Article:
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Old 04-03-2012, 09:31 AM   #138
Chris Li
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Dojo: Aikido Sangenkai
Location: Honolulu, Hawaii
Join Date: Dec 2000
Posts: 3,300
Re: The Founder's Teaching Ability

Jackie Adams wrote: View Post

What am focusing on is the fact that they where not always teacher dependent, and worked independently to develop their own skill. Not how hard they worked at it. My focus is on the Founder who did worked more independently than dependently. His teachers passed on or where absent living the Founder to train and develop on his own. Didn't Takeda travel teaching intermittently from place to place, vs having a central dojo he taught out of? Isn't there stories of Takeda only showing a technique once without explanation? All his students including the Founder learned under these conditions, independently with significant absences of his teachers. All his teachers passed on before the Founder as well. This is the point I am making.

The Japanese word I am looking has escaped me that defines an intensive self training. The Founder did it by going up into the mountains to train isolation. Not being an Aikido historian, I hope someone will expand on the details. The reason it is being brought up is to point to the Founder was not teacher dependent for his skills. For him there where no other learning resource outside his initial teachers.The Founder trained on his own, developing his skill on his own. No one taught him dependently like today. In comparison, the instruction time and attention he received was very limited and short.
Ueshiba trained with Takeda over a period of some 20 years - Takeda actually lived with him for 2. He had extensive contact and continuous training - that's all a matter of written record.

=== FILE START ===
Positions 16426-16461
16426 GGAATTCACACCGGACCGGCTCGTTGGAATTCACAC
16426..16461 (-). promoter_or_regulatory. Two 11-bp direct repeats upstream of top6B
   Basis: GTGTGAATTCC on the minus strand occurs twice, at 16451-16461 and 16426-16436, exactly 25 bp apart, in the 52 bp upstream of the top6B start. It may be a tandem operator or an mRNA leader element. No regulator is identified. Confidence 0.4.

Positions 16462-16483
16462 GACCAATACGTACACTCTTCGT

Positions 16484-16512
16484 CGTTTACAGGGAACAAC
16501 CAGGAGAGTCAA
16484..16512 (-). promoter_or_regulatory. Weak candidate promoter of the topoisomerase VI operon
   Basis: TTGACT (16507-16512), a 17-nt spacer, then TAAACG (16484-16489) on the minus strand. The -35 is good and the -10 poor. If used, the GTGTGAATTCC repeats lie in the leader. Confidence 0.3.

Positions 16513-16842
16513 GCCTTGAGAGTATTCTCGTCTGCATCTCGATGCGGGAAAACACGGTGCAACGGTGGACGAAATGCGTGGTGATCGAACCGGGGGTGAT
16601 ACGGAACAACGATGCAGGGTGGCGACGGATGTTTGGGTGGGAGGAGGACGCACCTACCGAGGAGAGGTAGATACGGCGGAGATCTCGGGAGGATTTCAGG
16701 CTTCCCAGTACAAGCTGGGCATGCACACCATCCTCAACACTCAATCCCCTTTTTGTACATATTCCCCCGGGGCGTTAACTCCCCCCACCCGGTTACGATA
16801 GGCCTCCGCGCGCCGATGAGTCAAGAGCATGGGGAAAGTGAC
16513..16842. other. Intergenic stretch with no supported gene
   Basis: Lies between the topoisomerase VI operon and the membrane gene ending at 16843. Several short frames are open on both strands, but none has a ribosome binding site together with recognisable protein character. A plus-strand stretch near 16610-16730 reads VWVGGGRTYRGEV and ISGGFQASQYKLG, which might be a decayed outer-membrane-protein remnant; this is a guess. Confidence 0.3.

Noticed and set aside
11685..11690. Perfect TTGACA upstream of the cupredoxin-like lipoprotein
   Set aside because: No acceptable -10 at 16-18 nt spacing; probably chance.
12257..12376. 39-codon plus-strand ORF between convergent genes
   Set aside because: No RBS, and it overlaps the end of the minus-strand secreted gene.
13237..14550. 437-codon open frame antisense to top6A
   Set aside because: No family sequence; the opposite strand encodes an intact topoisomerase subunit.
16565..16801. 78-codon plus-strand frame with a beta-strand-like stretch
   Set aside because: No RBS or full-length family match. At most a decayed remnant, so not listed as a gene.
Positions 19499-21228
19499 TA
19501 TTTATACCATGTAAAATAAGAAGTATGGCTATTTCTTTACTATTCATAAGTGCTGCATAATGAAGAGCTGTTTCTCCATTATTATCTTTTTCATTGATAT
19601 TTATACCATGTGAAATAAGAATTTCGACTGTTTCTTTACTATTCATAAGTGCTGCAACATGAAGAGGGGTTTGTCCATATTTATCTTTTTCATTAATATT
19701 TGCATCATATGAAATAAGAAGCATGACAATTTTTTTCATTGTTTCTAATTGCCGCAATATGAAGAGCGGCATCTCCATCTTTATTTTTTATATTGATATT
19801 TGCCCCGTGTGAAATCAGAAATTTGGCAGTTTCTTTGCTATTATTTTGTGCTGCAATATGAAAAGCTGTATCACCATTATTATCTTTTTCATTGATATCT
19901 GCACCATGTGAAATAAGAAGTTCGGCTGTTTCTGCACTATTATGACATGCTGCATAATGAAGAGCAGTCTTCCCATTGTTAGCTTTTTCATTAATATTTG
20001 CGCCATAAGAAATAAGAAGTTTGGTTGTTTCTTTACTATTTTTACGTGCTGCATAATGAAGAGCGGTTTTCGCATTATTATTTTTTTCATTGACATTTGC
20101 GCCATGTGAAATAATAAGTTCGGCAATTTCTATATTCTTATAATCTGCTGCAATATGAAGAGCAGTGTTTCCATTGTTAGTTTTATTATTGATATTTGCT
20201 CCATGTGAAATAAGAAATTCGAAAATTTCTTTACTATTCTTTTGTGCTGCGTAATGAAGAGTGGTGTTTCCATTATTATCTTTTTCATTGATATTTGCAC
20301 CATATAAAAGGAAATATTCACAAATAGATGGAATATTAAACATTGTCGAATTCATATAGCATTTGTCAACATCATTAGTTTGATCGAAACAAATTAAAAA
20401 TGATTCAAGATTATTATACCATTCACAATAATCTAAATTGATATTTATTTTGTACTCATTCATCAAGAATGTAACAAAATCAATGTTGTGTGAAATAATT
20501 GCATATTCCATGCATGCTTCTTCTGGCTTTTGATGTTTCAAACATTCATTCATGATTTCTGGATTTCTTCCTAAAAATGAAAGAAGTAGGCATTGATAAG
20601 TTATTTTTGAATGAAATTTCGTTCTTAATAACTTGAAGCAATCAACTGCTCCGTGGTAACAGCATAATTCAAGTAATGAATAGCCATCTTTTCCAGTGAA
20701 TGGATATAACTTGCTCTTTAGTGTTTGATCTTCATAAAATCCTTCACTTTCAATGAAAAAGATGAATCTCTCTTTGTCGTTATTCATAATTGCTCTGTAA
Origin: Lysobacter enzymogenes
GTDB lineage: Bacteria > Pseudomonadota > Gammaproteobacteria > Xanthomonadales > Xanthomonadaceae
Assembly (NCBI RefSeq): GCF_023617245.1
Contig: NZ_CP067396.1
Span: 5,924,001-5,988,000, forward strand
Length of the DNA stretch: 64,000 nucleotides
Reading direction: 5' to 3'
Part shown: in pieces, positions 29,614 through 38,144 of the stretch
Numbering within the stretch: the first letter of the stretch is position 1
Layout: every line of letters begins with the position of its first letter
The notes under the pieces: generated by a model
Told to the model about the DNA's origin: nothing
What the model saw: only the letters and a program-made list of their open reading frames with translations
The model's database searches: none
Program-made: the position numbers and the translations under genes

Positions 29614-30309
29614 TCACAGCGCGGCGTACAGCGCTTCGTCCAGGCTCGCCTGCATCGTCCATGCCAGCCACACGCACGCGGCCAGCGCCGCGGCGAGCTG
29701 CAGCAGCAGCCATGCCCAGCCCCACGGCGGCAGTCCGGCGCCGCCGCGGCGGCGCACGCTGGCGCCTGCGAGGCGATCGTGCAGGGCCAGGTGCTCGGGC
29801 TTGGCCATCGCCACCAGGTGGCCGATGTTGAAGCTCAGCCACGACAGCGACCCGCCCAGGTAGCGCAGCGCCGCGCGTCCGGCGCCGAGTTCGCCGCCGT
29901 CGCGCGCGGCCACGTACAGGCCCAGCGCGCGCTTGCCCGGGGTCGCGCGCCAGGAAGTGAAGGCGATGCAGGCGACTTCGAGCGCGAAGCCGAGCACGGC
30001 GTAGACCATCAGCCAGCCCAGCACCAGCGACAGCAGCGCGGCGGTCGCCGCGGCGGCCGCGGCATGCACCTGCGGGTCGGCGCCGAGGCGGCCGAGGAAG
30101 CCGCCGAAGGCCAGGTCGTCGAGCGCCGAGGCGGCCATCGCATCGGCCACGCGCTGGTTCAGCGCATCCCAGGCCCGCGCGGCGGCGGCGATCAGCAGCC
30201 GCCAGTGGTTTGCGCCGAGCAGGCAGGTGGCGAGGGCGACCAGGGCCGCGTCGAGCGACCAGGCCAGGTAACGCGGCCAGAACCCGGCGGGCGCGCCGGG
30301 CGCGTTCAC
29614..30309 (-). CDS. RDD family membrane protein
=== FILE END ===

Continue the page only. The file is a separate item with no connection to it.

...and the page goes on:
That's not to downplay training on your own - but "limited and short" is nowhere near accurate when describing Ueshiba's relationship with Takeda.

Jackie Adams wrote: View Post

This is why I think the Founder's teaching ability is without question. He was more open then his instructors with the information he obtained on his own. He encouraged his students to learn in his presences and absence, to develop on their own. To what level the students achieved is of debate, a debate am not comfortable engaging or feel necessary.
Whatever other great things a teacher does, whatever great ideas he has or tasks he accomplishes - his skills as a teacher have to be judged by the abilities of his students. If you can't form an opinion about that then there's no way that you'll really be able to evaluate his teaching abilities.

Jackie Adams wrote: View Post
I am not a Aikido historian, but my searches have not revealed any instructional link between Shidoda and Horikawa. I have not found Shioda stating or his school mentioning there is an instructional link to Horiikiwa. The picture could just show a visit being made by Shioda who by that time was an established Aikido practitioner. It would be better evidence if a picture showed the two men training. Is there a picture of that?
As I said, try searching for it - there's better than a picture, there's Shioda's signature in Kodo Horikawa's Emeiroku.



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